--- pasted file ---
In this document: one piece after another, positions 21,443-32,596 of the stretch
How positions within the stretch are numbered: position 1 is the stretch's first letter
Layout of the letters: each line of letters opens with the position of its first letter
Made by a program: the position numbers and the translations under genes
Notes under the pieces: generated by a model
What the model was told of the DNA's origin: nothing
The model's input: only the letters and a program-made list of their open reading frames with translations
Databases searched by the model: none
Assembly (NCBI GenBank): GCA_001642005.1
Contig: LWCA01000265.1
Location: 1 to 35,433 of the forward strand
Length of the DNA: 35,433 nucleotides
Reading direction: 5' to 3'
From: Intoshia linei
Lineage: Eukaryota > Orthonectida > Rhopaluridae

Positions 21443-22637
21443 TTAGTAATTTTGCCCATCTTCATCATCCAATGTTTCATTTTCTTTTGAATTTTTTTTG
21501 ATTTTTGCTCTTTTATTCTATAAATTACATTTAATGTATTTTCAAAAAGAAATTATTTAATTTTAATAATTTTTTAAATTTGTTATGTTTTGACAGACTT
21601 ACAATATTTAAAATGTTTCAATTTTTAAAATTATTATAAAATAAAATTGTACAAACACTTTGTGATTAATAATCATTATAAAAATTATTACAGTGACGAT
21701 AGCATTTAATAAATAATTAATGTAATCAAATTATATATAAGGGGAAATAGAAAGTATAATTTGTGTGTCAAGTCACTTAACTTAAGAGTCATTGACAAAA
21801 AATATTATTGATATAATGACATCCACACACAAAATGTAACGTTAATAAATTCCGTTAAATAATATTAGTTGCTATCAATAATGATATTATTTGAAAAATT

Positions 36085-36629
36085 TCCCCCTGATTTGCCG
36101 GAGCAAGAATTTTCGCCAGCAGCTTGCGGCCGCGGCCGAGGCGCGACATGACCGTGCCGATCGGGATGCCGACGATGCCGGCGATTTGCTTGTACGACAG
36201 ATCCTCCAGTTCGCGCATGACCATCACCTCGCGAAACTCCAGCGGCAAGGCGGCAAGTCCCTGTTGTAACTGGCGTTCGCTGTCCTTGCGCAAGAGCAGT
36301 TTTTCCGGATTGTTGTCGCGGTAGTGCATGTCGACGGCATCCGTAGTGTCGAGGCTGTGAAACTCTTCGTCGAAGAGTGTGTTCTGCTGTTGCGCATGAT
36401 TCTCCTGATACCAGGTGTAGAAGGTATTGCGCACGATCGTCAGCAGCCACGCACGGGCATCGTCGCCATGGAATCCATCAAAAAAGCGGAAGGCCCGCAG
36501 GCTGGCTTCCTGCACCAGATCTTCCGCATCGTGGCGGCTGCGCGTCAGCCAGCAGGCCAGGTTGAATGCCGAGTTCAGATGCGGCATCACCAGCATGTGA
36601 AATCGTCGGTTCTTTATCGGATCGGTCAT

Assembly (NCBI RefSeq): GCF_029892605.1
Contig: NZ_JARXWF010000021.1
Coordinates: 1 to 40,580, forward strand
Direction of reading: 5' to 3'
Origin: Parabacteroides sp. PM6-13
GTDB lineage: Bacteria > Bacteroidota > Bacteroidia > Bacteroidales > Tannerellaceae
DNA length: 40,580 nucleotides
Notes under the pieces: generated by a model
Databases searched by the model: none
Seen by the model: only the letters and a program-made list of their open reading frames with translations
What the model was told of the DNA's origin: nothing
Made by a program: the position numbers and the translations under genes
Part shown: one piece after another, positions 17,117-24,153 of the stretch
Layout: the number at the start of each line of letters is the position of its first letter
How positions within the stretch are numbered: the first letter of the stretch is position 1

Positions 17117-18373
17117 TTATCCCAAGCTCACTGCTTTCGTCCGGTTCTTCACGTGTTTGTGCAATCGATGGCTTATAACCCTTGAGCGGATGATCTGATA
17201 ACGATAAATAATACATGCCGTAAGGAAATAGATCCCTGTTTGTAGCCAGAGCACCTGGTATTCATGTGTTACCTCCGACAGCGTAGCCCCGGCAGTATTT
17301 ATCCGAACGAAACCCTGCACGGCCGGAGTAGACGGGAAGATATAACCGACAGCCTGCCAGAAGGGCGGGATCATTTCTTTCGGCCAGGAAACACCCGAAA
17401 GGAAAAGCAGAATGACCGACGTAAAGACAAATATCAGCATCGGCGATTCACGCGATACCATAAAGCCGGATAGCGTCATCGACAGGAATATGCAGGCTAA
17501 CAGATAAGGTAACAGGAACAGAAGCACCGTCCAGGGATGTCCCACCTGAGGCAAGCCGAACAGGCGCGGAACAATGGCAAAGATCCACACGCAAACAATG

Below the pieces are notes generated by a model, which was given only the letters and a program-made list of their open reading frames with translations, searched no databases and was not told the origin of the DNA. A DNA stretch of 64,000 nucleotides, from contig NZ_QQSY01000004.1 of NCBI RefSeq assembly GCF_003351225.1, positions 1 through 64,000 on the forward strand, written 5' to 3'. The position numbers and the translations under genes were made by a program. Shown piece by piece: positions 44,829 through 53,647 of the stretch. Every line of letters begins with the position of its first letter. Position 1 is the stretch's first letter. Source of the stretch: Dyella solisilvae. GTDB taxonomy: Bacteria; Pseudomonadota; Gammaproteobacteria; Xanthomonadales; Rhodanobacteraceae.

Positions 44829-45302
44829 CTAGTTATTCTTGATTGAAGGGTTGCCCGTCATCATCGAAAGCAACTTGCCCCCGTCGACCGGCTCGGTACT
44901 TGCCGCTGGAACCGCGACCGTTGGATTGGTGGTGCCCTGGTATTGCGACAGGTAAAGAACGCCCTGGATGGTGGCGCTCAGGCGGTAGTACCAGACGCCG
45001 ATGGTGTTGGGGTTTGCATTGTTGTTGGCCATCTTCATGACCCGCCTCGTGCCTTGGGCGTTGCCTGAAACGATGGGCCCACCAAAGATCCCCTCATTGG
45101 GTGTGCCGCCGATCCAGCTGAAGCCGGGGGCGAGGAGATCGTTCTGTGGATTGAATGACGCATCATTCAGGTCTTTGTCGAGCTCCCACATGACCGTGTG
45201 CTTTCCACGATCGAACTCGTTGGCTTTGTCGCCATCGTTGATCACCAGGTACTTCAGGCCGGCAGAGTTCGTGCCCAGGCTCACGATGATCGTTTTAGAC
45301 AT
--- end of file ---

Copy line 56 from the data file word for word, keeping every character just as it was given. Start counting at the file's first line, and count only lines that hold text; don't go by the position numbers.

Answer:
45101 GTGTGCCGCCGATCCAGCTGAAGCCGGGGGCGAGGAGATCGTTCTGTGGATTGAATGACGCATCATTCAGGTCTTTGTCGAGCTCCCACATGACCGTGTG